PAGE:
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Teamster Tells Lawmakers How TPP Will Damage Workers


Jerry Reeves knows something about dairy work. For 26 years, the Teamsters Local 463 member has toiled at Dean Foods’ Lehigh Valley Dairies in Landsdale, Pa., working in pasteurizing as well as a fill operator. The job has allowed him to provide a solid middle-class life for his family of six.

“I could not have done it without this kind of job,” he said. “These kind of jobs, you’re not going to get rich, but you’re going to a make a good living. The region needs every one of them, and we need them all over the country.”

But Reeves also knows if the Trans-Pacific Partnership (TPP) comes to fruition, that’s not going to happen. In fact, it’s only going to get worse. Countries like New Zealand that have a state-run dairy industry would have an unfair advantage over American privately-owned dairies. It is one of the most sensitive issues currently being discussed as part of the TPP. He told lawmakers and others gathered at a Capitol Hill news conference this afternoon that he worries what the trade deal could mean for his three sons-in-law who also work at the company.

“The real fact of the matter is this is about American families and these trade deals have brutalized the American economy,” he said. “A trade agreement is not an agreement. It is a gun to the head of the American worker.”

Reeves’ message brought home a point Teamsters, other unions, fair trade advocates and their allies have been stating for years – the TPP and other such trade pacts won’t help rank-and-file workers, only big business. It will also lead to unsafe food on U.S. kitchen tables and a dirtier environment.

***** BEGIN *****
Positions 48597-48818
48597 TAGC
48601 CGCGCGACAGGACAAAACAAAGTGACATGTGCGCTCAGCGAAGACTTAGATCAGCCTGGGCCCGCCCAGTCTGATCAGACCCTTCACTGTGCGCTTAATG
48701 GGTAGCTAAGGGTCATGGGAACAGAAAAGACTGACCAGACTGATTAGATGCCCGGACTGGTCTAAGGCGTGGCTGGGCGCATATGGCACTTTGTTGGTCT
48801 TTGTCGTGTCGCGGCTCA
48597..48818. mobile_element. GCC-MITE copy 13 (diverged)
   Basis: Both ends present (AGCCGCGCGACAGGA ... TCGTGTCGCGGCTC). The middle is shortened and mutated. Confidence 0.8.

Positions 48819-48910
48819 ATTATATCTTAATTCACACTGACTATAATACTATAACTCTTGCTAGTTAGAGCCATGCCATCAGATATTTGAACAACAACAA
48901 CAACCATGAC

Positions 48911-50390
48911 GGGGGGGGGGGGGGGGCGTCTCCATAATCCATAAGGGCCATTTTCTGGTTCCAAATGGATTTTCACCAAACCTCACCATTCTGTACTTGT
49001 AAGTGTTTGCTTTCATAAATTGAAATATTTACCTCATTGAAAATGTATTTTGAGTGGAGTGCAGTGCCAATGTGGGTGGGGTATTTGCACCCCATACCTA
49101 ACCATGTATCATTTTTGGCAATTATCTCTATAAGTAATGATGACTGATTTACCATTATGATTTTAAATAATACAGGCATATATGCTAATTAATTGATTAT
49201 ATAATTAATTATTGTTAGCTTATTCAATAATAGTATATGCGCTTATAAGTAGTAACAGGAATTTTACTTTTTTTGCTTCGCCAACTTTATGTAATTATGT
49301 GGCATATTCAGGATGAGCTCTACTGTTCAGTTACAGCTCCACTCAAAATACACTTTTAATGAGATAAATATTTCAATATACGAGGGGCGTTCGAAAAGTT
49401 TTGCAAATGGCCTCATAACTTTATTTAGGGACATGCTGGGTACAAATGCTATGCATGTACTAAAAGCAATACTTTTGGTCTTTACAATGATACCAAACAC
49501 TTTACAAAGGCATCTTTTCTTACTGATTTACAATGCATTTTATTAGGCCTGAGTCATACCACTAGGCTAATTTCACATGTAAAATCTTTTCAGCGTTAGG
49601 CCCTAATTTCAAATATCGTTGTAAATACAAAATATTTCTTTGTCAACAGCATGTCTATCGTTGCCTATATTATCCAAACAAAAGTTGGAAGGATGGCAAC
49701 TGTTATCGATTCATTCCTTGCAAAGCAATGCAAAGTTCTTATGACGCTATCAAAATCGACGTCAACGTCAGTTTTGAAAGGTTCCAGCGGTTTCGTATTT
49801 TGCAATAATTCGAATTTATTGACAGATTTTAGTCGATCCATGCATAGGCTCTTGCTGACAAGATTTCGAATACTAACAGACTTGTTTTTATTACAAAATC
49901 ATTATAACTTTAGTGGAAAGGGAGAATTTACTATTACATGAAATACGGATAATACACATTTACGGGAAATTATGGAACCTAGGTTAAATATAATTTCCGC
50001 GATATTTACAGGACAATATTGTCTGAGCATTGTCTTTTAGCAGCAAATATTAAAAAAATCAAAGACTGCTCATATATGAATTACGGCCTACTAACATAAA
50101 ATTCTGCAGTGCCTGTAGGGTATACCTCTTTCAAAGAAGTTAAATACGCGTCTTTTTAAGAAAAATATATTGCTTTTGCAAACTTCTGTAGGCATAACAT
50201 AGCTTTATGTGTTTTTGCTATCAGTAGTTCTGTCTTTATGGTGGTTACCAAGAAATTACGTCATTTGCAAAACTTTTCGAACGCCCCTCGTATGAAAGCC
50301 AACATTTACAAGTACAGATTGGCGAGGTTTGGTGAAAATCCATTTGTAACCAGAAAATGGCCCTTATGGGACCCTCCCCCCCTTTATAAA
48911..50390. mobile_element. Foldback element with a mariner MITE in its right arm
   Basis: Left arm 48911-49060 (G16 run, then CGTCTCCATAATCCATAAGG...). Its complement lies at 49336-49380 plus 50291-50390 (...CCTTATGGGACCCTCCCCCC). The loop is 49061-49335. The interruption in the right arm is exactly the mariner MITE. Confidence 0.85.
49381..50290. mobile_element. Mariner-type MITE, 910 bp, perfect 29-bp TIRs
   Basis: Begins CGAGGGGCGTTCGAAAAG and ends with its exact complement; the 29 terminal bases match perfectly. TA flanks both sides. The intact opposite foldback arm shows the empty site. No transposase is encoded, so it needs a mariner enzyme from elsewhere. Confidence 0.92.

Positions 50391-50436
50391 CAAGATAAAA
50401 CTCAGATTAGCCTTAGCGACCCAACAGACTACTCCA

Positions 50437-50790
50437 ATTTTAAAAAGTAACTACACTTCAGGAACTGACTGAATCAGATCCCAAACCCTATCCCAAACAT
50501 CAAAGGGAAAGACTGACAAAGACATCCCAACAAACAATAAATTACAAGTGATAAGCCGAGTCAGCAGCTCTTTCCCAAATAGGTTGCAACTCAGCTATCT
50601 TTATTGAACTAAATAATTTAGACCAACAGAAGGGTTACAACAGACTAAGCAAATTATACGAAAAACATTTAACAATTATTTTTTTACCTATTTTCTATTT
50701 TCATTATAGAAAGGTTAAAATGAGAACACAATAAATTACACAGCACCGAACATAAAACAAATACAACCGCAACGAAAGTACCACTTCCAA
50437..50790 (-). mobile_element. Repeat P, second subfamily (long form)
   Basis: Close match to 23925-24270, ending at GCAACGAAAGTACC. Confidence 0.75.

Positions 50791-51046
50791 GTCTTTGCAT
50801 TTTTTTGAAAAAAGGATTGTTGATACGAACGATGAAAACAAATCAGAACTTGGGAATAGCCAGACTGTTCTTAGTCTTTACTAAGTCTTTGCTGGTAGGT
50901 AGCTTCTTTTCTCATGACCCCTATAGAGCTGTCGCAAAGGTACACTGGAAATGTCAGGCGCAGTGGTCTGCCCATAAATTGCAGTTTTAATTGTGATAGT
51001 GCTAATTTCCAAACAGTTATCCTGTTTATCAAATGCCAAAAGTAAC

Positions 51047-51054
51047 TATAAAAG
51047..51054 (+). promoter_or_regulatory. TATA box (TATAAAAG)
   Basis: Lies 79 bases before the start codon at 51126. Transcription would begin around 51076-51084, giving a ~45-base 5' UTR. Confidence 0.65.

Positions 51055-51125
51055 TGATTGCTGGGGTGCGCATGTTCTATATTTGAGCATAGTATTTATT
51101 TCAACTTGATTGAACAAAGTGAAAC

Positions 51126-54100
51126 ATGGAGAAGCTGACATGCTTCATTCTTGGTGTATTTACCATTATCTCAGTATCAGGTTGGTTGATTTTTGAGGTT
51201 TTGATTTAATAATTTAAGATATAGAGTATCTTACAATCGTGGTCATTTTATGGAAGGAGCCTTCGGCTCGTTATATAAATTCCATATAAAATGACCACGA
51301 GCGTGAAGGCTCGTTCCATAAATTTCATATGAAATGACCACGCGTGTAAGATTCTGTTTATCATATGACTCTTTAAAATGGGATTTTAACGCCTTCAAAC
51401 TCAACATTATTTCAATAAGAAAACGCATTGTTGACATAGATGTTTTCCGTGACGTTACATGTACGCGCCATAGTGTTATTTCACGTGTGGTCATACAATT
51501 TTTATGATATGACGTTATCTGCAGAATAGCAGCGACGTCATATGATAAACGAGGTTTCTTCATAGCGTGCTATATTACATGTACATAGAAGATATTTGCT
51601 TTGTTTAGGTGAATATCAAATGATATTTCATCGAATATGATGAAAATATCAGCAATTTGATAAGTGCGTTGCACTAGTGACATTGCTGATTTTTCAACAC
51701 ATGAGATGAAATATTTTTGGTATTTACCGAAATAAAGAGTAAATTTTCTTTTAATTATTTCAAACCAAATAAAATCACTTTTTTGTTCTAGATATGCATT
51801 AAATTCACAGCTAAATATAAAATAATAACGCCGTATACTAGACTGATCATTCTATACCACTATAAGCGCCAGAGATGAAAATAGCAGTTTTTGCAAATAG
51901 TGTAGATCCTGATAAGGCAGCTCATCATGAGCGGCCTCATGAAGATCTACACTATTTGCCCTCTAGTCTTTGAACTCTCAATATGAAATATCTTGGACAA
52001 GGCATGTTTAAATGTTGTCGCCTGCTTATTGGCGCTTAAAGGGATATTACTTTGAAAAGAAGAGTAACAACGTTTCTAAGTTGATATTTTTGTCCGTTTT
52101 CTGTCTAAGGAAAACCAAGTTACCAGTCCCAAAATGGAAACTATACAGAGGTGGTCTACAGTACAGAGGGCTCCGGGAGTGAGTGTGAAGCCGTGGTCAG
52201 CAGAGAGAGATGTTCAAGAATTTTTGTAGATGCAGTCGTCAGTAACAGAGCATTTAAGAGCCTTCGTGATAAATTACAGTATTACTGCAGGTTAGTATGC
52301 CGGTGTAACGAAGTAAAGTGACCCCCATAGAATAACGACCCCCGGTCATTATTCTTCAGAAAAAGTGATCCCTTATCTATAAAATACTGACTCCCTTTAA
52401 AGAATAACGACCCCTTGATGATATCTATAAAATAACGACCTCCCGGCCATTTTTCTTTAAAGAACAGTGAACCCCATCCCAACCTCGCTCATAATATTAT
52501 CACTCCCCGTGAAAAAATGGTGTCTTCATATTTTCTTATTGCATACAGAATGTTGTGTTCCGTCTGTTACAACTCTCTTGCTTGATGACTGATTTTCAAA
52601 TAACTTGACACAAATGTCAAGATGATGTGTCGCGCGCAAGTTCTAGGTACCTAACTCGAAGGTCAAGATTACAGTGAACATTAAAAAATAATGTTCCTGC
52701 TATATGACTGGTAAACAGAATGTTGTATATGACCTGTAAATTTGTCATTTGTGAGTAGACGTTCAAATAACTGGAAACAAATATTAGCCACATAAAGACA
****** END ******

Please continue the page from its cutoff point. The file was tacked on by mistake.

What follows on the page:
A key to stopping such bad deals from moving forward is making sure they get a full vetting before Congress. However, if lawmakers approve fast-track legislation, the TPP and other deals will only get a quick up-or-down vote with no chance of being amended. Teamsters General President James P. Hoffa said lawmakers should be able to fully debate trade agreements before moving forward with them.

“The issue of fast track is so important. They’ve got the cart before the horse,” Hoffa said of the administration. “They should be coming to [lawmakers] right now and sharing everything with you about these sensitive negotiations. The fact they are not sharing it with Congress means they are not sharing it with the American people. What’s the secrecy? If this is such a good deal, why aren’t they sharing it with everybody?”

Several House members also weighed in against the TPP saying it would continue the outsourcing of jobs overseas since NAFTA and would lead to a hike in the nation’s trade deficit. Several noted that the U.S. can’t compete against countries like Vietnam, where the minimum wage is 28 cents an hour.

Rep. Rosa DeLauro (D-Conn.) urged her colleagues to stand up for American workers and against this bum trade deal. “There will continue to be a push for us to rubber stamp the TPP,” she said. “That rubber stamp is a non-starter in Congress.”

Rep. Louise Slaughter (D-N.Y.) said it is important for the U.S. to protect its manufacturing base against the unsavory practices of other nations, not just to help workers, but the nation as a whole. “You can’t call yourself a superpower if you depend on other nations for everything you need,” she said.

The nation’s security also depends on making sure the TPP in its current form does not get implemented, said Rep. Alan Grayson (D-Fla.). America, he stated, cannot continue to run up massive trade deficits like it has in the 21st century.

“We are spending our money to put foreigners to work,” he said. “They are not buying our goods and services; they are buying our debt. The end game is we will end up with nothing at all.”